With spice, sweetness, tang, and nuttiness this easy Moroccan Chickpea Salad with Carrots recipe is filling enough to be a main salad, yet light enough to also be a side.
There are a few things a salad needs to be a real standout. The kind you can go to after a long and draining day from work, knowing it will both nourish you and fill in all your cracks from long meetings, misbehaving dogs, or rambunctious children. A salad -- like this Moroccan Chickpea Salad with Carrots -- that will stand on its own but that could also complement other dishes on the menu.
Such salads have elements of crunch, a bean or protein that contributes bulk and satisfaction, possibly a dried or fresh fruit to add a natural sweetness, and a tang -- usually in the dressing -- that brings it all together. There’s a balance of flavors as well as textures and consistencies that satisfies on both the taste and the satiation levels.
This simple chickpea salad delivers on all those levels and more. The almonds contribute a nuttiness and crunch. The roasted chickpeas and carrots provide fiber and protein to fuel you. Dried apricots add a mellow sweetness to the salad that compliments both the almonds and roasted veggies. There's a bonus of fresh mint to provide an herbal finish. Oh, and did I mentioned the quick and easy preserved lemon dressing? Pulls it all beautifully together. Surely, it’s a standout in our home and I hope it is in your home soon, too.
The Nitty Gritty on this Simple Chickpea Moroccan Salad
What makes a salad Moroccan?
The flavors and ingredients! Preserved lemons, dried apricots, carrots, and cinnamon are traditional Moroccan ingredients. So, toss them all with some greens and we have a delicious Moroccan green salad. 🙂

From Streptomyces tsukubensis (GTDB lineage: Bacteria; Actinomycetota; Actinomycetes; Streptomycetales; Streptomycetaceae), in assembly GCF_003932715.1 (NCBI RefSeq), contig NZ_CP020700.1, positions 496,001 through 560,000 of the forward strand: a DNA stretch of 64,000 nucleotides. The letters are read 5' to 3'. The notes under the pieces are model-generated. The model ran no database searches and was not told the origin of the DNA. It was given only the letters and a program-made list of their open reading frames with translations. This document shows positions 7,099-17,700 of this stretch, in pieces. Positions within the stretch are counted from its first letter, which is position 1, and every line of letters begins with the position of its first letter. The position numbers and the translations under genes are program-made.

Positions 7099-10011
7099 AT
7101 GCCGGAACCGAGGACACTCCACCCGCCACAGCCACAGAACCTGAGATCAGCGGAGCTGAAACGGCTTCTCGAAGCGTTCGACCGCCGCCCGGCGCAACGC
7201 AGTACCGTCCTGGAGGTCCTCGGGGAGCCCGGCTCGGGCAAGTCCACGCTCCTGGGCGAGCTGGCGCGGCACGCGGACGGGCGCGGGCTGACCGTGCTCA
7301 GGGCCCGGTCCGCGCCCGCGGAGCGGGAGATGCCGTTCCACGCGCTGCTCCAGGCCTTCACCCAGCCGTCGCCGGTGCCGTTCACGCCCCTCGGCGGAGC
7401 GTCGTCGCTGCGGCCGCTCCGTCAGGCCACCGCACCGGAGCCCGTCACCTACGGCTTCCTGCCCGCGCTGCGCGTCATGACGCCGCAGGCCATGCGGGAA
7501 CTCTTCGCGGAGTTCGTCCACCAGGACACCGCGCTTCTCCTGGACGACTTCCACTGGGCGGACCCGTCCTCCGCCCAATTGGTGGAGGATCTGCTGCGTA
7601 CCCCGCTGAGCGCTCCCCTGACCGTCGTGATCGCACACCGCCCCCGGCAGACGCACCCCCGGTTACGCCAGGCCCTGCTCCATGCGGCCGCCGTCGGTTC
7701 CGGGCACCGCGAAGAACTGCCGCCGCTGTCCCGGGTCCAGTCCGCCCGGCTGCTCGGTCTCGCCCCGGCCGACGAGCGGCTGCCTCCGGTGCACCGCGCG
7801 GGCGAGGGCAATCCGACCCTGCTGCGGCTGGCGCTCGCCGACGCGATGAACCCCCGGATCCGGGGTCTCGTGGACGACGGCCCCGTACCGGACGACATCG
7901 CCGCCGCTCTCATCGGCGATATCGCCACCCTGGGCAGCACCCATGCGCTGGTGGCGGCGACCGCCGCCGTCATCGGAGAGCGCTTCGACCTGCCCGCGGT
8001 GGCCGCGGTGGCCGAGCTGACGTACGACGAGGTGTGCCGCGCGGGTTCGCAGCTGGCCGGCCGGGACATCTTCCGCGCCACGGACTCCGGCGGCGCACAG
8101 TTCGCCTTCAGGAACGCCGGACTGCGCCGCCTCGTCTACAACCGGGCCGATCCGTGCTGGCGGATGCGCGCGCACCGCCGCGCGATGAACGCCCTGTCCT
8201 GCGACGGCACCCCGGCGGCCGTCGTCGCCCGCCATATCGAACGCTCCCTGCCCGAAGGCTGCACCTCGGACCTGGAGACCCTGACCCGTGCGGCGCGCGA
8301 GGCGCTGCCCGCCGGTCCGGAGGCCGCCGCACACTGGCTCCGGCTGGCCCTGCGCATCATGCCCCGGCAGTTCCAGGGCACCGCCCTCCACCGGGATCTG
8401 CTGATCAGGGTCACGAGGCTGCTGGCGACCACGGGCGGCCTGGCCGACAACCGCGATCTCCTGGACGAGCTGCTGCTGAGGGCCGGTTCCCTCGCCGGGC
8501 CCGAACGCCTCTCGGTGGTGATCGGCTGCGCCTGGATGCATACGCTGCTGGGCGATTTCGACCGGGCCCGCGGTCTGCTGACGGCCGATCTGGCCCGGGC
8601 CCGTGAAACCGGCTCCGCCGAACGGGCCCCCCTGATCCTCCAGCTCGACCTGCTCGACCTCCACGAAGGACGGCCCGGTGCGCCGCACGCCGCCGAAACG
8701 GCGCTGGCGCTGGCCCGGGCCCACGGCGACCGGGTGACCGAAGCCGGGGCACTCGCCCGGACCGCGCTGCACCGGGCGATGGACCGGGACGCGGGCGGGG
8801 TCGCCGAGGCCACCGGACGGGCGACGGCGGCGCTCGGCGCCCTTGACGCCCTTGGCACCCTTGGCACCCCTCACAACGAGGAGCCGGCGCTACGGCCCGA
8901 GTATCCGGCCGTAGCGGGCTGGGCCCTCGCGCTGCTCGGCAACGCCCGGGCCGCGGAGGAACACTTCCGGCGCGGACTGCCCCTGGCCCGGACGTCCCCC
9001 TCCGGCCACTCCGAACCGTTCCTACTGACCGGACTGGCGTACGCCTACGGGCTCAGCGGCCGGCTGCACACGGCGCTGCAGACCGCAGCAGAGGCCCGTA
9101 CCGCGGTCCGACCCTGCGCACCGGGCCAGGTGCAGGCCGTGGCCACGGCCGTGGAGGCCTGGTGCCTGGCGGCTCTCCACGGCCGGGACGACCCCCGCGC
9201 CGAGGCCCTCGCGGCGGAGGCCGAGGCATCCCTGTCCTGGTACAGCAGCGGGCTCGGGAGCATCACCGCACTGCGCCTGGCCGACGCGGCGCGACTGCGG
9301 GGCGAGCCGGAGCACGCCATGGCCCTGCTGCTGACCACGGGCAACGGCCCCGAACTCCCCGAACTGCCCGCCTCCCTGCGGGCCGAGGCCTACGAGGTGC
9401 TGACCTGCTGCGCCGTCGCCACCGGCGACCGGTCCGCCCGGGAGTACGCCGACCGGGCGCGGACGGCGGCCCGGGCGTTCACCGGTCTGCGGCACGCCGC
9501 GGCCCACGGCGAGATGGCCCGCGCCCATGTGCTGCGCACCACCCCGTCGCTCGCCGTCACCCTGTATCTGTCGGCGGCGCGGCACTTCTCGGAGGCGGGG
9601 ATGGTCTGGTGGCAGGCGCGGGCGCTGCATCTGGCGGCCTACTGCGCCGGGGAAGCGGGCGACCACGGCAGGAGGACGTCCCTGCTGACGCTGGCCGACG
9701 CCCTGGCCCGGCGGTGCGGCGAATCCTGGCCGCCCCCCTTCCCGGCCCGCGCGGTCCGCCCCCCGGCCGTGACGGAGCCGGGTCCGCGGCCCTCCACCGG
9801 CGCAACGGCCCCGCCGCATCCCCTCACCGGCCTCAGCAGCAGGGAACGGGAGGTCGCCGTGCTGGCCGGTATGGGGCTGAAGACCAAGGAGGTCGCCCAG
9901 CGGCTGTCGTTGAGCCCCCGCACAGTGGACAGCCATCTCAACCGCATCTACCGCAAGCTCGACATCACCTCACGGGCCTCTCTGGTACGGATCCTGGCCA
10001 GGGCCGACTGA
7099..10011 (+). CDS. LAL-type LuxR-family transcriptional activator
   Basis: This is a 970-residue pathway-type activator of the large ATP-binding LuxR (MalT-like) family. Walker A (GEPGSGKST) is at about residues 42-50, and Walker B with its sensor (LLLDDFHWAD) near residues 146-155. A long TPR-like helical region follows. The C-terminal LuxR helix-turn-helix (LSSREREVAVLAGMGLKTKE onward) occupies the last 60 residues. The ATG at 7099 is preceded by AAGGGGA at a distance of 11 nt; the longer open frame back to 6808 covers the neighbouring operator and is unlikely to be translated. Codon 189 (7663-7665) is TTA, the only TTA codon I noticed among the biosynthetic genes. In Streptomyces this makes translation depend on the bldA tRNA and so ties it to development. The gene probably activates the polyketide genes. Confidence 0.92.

What are preserved lemons?
Preserved lemons are a staple of Moroccan cuisine and we use them in this recipe for our Moroccan salad dressing. Traditionally, they are cured in salt for weeks, leaving them delicious and silky. To save time you can buy them online, at World Market, or other fine food retailers, but if you want less planning and a fresher taste, just follow the directions listed make some quick preserved lemons on your own. They're super simple and take only 25 minutes!
How do you make preserved lemons?
Toss some lemon peel and chopped lemon with salt and a bit of sugar, let it cure for 20 minutes and Boom! You're set!
I adapted my quick preserved lemons recipe from the New York Times recipe, removing the pith from the equation. Even though this recipe only uses one lemon, you should have leftovers once you've made the dressing. Those leftovers should last covered in a fridge for 2-3 weeks, but they don't usually last that long in my house.
What are some other uses for preserved lemons?
Preserved lemons are my new go-to condiment of choice! They are pretty delicious almost anywhere regular lemons are. For instance, I like adding them to my sweet potato hummus recipe, on top of this Sweet Potato and Lentil Soup, and almost every other place I'd usually use lemons. It's fun to have a new condiment to experiment with!
- This recipe calls for cutting the carrots into sticks. You can do this by cutting the carrots into 4-6 strips lengthwise (depending on how wide your carrots are) and then cutting them crosswise in 3-inch intervals.
- To have everything finish around the same time, start the lemons preserving while you prep the chickpeas and carrots. Then whip up the vinaigrette while the carrots and beans are out of the oven and cooling.
- A quick kitchen pro-tip: cut the dried apricots into pieces with kitchen shears. Cutting them with knives can be a pain, as the apricots can seriously stick to the knife.
- Let the chickpea and carrot mixture cool on a cooling rack for a few minutes so your salad doesn’t wilt. The flavor of the veggies and beans is still great lukewarm. If you really want to eat them hot, feel free to toss them with the salad earlier if you don’t mind the wilting.
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Looove chickpeas (or garbanzo beans!) like I do?
Then you also might like to try my Garbanzo Bean Fritters. They are my new go-to appetizer when I'm entertaining and are also great on top of salads for every night dinners.